Cambodia is no longer subject to enhanced monitoring on behalf of the Financial Action Task Force (FATF), the intergovernmental entity tasked with combating terrorist financing and money laundering on a global scale. The watchdog removed the country from its gray list, along with Morocco, after recognizing Cambodia’s commitment to curbing illegal gambling and eliminating human trafficking. According to the watchdog, both countries have demonstrated sustained efforts in combating money laundering and countering the financing of terrorist activities.
The regulator identified Cambodia’s technical deficiencies in this regard during reviews that took place in February 2019, and again in 2021. The FATF subsequently placed the country under enhanced monitoring and added it to the above-mentioned gray list. At the time of the first review, it was established that the gambling and real estate sectors in Cambodia were particularly susceptible to money laundering and most of the illicit transactions were done in cash. As for human trafficking, most of the victims were nationals of neighboring Asian countries like China and were trafficked to Cambodia as a result of cyber scams. Many were forced to work for illegal online gambling rings operating from within the country.
Cambodia Has Adopted Multiple Measures to Combat Illegal Gambling
Cambodia has been actively working to tackle these issues over the past couple of years and these efforts greatly contributed to its removal from the FATF list of untrustworthy jurisdictions. The country’s government has taken active steps toward eradicating illegal casinos in recent months. Provincial authorities were urged to impose tougher measures against unlicensed gambling that took place in cafes and shops.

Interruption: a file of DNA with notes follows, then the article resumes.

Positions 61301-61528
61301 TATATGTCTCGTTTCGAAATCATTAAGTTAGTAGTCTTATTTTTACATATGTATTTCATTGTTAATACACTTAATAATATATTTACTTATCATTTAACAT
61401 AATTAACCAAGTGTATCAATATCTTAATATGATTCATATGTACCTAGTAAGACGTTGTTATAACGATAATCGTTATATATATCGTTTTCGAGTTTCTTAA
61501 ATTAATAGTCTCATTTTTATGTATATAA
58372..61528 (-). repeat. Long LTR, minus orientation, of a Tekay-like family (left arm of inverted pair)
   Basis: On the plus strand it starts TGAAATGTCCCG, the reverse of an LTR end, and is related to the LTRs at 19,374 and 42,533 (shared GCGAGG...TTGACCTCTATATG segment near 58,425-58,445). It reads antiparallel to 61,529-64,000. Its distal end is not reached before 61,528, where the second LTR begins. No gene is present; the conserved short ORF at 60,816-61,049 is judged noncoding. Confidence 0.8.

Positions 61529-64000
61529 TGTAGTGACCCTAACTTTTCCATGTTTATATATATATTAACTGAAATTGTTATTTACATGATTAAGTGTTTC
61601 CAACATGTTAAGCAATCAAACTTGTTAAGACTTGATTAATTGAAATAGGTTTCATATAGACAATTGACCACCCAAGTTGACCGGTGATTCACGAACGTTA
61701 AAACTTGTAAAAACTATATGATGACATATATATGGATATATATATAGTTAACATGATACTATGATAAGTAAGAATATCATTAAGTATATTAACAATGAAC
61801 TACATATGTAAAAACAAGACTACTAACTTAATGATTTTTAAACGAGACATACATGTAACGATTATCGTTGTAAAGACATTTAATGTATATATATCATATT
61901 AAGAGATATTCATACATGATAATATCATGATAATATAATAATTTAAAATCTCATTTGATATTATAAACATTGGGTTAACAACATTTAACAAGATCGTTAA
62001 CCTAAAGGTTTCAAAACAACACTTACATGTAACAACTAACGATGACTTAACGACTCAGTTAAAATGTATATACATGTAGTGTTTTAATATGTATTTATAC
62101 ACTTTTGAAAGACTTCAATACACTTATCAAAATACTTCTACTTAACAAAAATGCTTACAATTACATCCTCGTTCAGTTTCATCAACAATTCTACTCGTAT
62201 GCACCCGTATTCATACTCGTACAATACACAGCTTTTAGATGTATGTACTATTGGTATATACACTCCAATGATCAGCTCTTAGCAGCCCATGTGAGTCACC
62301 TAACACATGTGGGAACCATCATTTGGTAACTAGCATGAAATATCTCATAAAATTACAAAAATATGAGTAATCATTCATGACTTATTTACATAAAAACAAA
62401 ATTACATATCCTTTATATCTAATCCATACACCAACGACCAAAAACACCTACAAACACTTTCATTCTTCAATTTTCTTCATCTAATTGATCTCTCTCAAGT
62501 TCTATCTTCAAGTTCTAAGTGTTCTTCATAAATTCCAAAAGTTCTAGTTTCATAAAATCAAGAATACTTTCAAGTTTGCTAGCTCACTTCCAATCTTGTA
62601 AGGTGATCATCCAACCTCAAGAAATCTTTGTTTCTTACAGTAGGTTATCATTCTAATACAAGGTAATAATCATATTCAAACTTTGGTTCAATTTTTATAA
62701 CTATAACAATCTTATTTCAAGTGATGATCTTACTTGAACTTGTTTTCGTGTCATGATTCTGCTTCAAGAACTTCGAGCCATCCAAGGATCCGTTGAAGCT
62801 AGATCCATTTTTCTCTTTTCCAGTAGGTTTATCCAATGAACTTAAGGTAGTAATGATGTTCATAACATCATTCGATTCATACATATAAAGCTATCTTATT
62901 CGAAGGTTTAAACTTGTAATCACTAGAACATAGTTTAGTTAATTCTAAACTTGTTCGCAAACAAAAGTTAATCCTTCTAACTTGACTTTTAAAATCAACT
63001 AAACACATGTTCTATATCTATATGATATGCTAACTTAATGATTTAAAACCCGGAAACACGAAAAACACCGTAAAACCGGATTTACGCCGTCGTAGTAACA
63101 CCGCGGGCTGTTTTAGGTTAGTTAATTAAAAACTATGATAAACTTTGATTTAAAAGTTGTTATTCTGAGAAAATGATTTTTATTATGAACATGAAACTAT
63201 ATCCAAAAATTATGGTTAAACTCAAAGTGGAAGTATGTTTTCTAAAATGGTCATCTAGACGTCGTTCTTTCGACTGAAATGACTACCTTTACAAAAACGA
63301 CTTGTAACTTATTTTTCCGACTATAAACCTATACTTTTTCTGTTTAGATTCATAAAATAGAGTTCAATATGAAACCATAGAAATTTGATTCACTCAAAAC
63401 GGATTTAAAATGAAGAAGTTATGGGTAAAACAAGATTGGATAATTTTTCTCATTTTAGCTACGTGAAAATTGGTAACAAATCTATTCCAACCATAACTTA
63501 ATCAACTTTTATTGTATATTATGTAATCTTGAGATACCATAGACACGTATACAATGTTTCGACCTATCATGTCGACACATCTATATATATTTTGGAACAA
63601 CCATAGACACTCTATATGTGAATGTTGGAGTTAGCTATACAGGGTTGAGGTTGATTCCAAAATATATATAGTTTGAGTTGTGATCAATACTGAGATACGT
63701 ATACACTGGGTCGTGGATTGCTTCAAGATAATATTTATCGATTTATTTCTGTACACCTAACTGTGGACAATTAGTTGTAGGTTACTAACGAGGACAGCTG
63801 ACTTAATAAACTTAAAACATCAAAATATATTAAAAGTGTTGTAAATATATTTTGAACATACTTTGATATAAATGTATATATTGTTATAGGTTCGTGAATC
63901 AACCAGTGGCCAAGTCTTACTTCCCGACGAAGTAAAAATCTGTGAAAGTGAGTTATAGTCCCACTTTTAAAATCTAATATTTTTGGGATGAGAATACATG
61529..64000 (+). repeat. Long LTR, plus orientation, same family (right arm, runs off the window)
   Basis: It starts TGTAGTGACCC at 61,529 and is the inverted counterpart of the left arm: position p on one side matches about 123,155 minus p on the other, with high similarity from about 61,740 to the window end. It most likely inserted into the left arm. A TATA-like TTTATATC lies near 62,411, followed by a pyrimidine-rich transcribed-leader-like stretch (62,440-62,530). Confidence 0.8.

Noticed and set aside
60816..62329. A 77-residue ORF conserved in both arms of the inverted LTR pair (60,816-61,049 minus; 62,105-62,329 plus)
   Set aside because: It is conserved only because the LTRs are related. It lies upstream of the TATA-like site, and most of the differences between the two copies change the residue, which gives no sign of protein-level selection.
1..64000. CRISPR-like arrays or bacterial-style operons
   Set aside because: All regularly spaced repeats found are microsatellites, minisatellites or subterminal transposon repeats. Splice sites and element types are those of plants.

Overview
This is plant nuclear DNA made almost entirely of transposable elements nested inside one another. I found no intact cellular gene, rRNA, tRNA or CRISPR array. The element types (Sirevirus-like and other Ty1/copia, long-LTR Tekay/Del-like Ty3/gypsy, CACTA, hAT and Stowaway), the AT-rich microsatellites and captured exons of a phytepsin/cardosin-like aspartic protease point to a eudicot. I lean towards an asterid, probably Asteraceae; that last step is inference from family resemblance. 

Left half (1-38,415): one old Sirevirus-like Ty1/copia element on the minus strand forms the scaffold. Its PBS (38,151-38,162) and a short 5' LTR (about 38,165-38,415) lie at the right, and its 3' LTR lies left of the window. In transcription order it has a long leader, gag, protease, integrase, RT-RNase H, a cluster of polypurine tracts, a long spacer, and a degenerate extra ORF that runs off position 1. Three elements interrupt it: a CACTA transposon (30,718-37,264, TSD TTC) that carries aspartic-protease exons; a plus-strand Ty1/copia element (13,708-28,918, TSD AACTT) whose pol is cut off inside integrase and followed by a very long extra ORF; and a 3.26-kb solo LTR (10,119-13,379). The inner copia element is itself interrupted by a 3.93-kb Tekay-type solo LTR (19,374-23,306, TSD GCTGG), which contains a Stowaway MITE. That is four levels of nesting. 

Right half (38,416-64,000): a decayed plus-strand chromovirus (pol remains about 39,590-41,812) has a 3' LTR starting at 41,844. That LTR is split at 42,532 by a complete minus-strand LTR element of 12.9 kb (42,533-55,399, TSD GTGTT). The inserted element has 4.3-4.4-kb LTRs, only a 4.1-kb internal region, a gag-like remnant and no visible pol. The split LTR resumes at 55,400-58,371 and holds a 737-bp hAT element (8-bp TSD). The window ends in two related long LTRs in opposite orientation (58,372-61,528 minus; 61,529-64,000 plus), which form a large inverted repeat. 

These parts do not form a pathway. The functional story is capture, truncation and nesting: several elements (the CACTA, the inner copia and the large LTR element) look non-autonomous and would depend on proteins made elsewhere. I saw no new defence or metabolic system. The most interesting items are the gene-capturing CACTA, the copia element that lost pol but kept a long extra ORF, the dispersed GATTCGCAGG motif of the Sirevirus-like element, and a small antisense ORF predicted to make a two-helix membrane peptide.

In line with these efforts, the Cambodian Prime Minister Hun Sen launched a statewide crackdown on illegal gambling at the beginning of September 2022. Minister Sen threatened to remove all provincial officials who failed to act in a timely manner and adopt the measures necessary for the eradication of unauthorized gambling and human trafficking associated with Cambodia’s rampant casino industry.
The efforts have apparently paid off as law enforcement officials reported the closure of more than 200 unlicensed gambling businesses in early January 2023. As many as 606 people have been detained for facilitating illegal gambling since the start of the crackdown in September.
Additionally, the Cambodian government introduced a new taxation regime for brick-and-mortar casinos in late December 2022. Under the new system, the gross gaming revenue of licensed landbased operators is taxed at a rate of 7%. The new tax regime replaced the previously lump-sum taxation system that had been implemented for decades.
Where online gambling is concerned, the Cambodian government announced it intended to cease granting new licenses to remote gaming operators in the summer of 2019. Existing permit holders were unable to renew their licenses after they expired at the beginning of 2020 under a directive issued by Prime Minister Hun Sen.